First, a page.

Recently I wrote about Shihan Kousaku Yokota’s new book, Shotokan Myths.  Well now it is available for purchase (details below).  I have had some private correspondence with Shihan Yokota and there was one thing in particular that he said that I consider very important and I wanted to share with everybody. With so many “reality based” martial arts and the rise of mixed martial arts, many people have questioned the effectiveness and validity of the traditional martial arts.  Many Japanese masters have been secretive or aloof and have not bothered to explain the finer points, keeping Westerns on a rather superficial level.  I’ve seen some Japanese masters teach up in Scotland, UK, where they actually pretend that they can’t speak English properly when you know full well that they can (from people who have actually visited the masters own dojo).

I have to say that I do not believe this of all the Japanese masters, but certainly some are like it.  Yet here we have a Japanese master at the very highest level who is not only wants to teach all that he knows, but is actually concerned that if he does not, that Karate will become obsolete.  As I said before, although the book has “Shotokan” in the title, it should be of interest to other styles as well, especially those with Shotokan in their lineage.

Anyway, here in Shihan Yokota’s own words (and with his permission to reproduce it):

“I want to share the knowledge so that the western karate practitioners will see the “light” so to speak. There should not be so much of mysticism about Karate. Almost all the things can be fully explained. But it was easier for many “masters” to keep them as mysterious or “secret”. The fact is many “masters” did not know the answers or have the ability (or motivation) to explain them. Many Japanese instructors are afraid to speak up as that would reveal the inability of those masters or the organizations. It has been more than 60 years since shotokan karate was introduced to the western world. I believe it is about time somebody to speak up and let the western practitioners know it is ok to ask and challenge what you read or learn from the Japanese masters. Without this quest we cannot hope to improve karate and it will end up in a museum some day. Ossu”

ISBN #978-1-4568-0709-2 (Hard cover) US$29.99
#978-1-4568-0708-5 (Soft cover) US$19.99
You can order your copy now from the publisher, Xlibris:
• Phone (Toll Free): 1-888-795-4274
• Fax: 1-610-915-0294 or 1-610-915-0293
• E-mail: orders@nullxlibris.com
They will ship internationally (shipping charge will apply).

Extra note:  I don’t know about other countries, but shipping and handling cost quoted for posting to the UK are extortionately high.  I have asked Shihan Yokota to get Xlibris to confirm.  However, Shotokan Myths is also available from Amazon in paperback or hardcover where S & H costs should be more reasonable from there.

UPDATE: You can now get it from Amazon:-

In the UK
Amazon.co.uk Widgets

Shihan Kousaku Yokota’s New Book – “Shotokan Myths” (More Than Just Shotokan)

Shihan Kousaku Yokota, 8thDan Shotokan Karate is releasing a new book, Shotokan Myths, which should be available from mid December.

Firstly, I would like to say that so many other styles have spawned from Shotokan, that this book should be valuable to a far wider audience than just Shotokan Karateka.

So who is Shihan Kousaku Yokota?

Yokota is an 8th Dan with 46 years of Shotokan Karate experience. He specializes in Asai ryu karate which is based on JKA style Shotokan with some White Crane Kung Fu blended in.  He also practiced Okinawa kobudo (nunchaku, sai, tonfa, 3 sectional staff and 7 chain whip).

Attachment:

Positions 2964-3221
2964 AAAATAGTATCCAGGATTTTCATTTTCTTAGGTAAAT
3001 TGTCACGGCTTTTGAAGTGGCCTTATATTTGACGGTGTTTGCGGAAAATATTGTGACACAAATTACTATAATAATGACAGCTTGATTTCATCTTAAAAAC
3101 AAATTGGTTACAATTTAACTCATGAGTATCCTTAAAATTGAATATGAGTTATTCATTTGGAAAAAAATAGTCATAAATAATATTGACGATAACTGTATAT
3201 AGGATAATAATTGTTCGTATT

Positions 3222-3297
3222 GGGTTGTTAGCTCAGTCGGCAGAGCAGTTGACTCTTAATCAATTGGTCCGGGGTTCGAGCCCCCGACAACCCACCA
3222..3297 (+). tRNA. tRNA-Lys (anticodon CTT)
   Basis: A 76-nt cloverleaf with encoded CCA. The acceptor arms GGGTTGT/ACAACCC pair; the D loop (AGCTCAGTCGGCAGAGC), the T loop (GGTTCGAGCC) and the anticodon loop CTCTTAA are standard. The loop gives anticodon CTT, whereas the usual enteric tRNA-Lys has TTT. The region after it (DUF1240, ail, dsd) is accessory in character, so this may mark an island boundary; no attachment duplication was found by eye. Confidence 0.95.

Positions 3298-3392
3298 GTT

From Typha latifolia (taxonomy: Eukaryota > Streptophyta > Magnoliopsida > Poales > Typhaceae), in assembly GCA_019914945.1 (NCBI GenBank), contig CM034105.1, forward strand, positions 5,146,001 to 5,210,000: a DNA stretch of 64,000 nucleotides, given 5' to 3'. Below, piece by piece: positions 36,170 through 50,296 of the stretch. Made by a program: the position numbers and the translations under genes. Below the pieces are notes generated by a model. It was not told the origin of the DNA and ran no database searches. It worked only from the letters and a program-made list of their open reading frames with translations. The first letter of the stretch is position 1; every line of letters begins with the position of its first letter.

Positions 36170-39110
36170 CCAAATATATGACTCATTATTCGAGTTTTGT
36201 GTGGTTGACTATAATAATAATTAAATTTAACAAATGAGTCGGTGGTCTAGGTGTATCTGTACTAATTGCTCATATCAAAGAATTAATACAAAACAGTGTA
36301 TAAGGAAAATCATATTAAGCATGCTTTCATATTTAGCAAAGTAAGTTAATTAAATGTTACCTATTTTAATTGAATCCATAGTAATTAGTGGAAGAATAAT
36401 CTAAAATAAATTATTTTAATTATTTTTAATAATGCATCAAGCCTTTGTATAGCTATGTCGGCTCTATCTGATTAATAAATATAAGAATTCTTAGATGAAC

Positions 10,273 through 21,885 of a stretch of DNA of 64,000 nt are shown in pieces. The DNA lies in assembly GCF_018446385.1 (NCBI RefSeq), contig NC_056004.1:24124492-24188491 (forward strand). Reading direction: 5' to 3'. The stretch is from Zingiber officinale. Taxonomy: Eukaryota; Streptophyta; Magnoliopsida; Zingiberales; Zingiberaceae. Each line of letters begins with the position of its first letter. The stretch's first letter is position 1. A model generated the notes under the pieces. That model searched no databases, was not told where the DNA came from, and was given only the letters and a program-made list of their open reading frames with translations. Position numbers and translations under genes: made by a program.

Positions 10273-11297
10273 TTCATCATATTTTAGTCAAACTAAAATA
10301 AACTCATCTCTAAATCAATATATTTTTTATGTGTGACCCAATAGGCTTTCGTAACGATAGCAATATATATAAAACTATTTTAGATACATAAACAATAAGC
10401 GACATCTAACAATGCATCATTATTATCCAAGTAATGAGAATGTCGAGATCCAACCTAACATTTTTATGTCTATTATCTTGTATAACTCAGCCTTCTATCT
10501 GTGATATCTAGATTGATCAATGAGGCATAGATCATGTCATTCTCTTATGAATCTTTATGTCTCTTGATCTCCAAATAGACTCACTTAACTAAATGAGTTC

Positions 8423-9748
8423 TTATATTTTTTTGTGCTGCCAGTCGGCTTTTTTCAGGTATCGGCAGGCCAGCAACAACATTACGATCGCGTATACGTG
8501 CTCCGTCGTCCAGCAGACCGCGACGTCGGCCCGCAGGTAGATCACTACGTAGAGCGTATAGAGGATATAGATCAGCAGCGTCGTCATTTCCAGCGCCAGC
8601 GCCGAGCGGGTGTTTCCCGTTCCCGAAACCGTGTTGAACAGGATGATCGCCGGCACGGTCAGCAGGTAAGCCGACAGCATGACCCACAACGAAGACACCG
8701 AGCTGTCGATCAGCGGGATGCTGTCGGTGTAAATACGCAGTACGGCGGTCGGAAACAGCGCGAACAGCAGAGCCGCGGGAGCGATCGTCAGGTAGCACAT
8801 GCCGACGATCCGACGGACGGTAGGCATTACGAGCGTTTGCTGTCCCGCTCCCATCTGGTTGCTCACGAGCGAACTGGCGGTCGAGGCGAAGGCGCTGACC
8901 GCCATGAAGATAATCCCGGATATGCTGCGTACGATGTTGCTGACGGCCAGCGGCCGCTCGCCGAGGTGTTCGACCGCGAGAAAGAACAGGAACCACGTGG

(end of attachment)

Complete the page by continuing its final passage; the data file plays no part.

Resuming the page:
I have read some of Yokota’s articles in Shotokan Karate Magazine where he wrote about how a number of myths have developed over the years and become ingrained into Shotokan folk lore (and from there into numerous other styles of Karate and TaeKwonDo).  He exposes many of these myths in an intelligent and well informed manner, explaining historical, social and practical reasons why certain practices have been introduced and how they have come to be accepted as “traditional” Karate practices, when in fact many of them are relatively new to the Karate world.

So on a blog that focuses largely on practical applications (bunkai) to traditional martial arts, why would we be interested in myths and the historical/social reason surrounded their coming into being?

Well simply put, if we know what is “real” from what is not, then we can make more informed decisions.  We tend to look how to apply our katas/patterns/forms, but knowing the influences that effected them can change the application.  For example, in one article in SKM, Yokota examined the myth that all kata’s should start and finish in the same place.  This was never a requirement for the Okinawan masters.  However, when Funikoshi took it to Japan, Karate started being taught to much larger numbers of people.  There was not the same small close group of master and only a few special students.  Therefore the students had to be given a way to measure their own performance.  Having katas finish on the same point that they started gave a form of measure (for example, consistent stances length in both direction).  To achieve this, some of the katas had to be adapted.  Most Heian/Pinan kata’s today follow a capital “I” shape.  However, originally the shape of the kata was more like a double headed arrow.  For example, in Kihon kata (or Heian Shodan/Pinan Nidan/Dan Gun), after doing the 3 stepping punches, instead of performing a 3/4 turn (270 degrees) it would have been a 5/8 turn (225 degrees).   This made it difficult to return to original starting position, hence changing it to the “I” shape that is so familiar today.  Many people interpret this movement as a throw.  But knowing why the change came about, gives us the clue that we do not have to spin round quite so far to execute that same throw, actually making it a bit easier to apply!